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The glossary is comprised of nearly 250 terms related to the Israeli-Palestinian context. Given the rapidly shifting landscape, these terms cannot capture the full range of nuances, narratives and historical events. This tool is meant as a starting point and we encourage you to continue your exploration of this topic through further research. Last update and review: September 2015.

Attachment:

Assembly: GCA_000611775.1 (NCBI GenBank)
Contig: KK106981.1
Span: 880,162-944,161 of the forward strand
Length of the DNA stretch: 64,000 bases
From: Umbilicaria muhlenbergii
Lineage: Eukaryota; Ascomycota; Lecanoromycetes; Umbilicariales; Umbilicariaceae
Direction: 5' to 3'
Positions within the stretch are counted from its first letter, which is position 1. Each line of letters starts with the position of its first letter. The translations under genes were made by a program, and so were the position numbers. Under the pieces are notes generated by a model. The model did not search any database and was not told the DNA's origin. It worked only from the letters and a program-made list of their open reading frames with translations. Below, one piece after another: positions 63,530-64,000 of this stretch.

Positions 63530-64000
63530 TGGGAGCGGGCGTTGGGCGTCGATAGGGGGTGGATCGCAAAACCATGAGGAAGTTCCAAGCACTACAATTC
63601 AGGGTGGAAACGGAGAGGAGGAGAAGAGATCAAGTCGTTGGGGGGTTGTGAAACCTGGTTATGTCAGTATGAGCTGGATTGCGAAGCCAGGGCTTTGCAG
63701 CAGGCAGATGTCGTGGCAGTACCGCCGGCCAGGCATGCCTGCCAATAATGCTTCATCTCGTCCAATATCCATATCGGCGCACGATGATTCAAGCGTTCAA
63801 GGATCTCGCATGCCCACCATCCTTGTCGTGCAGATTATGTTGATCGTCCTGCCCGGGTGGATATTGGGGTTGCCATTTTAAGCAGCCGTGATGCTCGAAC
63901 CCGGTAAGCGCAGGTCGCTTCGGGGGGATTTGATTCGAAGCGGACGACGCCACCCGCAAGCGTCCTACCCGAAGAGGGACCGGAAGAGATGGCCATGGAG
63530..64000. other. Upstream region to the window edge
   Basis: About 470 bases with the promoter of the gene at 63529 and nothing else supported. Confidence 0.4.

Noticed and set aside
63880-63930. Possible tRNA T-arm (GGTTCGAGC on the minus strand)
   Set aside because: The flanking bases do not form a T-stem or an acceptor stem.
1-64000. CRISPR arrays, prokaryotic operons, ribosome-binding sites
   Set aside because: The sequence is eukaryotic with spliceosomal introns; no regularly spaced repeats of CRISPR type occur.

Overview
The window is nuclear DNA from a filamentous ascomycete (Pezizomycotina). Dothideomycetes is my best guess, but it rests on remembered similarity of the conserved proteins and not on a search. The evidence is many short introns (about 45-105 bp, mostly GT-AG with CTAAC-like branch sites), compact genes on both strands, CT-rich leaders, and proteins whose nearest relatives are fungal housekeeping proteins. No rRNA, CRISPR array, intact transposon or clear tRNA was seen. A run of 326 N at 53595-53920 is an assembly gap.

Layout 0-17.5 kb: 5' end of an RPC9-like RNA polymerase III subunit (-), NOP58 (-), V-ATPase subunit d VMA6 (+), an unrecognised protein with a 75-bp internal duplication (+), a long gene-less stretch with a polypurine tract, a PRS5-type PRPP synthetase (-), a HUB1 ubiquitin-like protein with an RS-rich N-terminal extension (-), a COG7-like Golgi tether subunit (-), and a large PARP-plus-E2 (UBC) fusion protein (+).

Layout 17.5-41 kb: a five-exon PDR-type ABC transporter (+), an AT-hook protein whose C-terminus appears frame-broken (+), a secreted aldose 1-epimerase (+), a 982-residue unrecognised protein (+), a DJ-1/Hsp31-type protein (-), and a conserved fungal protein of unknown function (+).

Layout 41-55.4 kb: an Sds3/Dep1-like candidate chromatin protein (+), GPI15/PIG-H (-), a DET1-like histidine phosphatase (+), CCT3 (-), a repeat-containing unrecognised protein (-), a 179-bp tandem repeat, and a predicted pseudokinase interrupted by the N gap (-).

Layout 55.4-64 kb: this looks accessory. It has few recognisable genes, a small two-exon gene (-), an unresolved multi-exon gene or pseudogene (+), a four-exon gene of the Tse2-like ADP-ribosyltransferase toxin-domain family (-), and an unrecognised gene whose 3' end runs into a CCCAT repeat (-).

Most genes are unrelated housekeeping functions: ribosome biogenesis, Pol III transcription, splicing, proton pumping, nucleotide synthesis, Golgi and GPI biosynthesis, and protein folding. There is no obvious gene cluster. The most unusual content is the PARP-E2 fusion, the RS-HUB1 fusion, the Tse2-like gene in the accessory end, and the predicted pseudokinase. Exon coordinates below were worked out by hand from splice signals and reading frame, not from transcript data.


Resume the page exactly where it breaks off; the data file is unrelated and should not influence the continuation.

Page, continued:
(Hebrew for "organization") Also known as Etzel, which is the Hebrew acronym for "Irgun Tzvai-Leum" or "National Military Organization." The Irgun was an underground Zionist paramilitary group active during the British mandate of Palestine. Considered a terrorist entity by the British administration and a radical rival by the dominant Labor Zionist movement, the Irgun undertook armed operations against both Arab communities and the British. In 1946, Irgun members bombed the King David Hotel, which served as a British command post. On April 9, 1948, members of the Irgun were identified as participating in the attack on the Palestinian village of Deir Yassin. By September 1948, the Irgun was completely dismantled and subsumed into the nascent Israeli army. One of the Irgun's main commanders was Menachem Begin, who later became Prime Minister of Israel. See One Palestine, Complete: Jews and Arabs Under the British Mandate, Tom Segev, Henry Holt and Company, 2000; and Righteous Victims: A History of the Zionist-Arab Conflict, 1881-2001, Benny Morris, Vintage Books, 2001. See also "Irgun Zvai Leumi," Encyclopedia Britannica.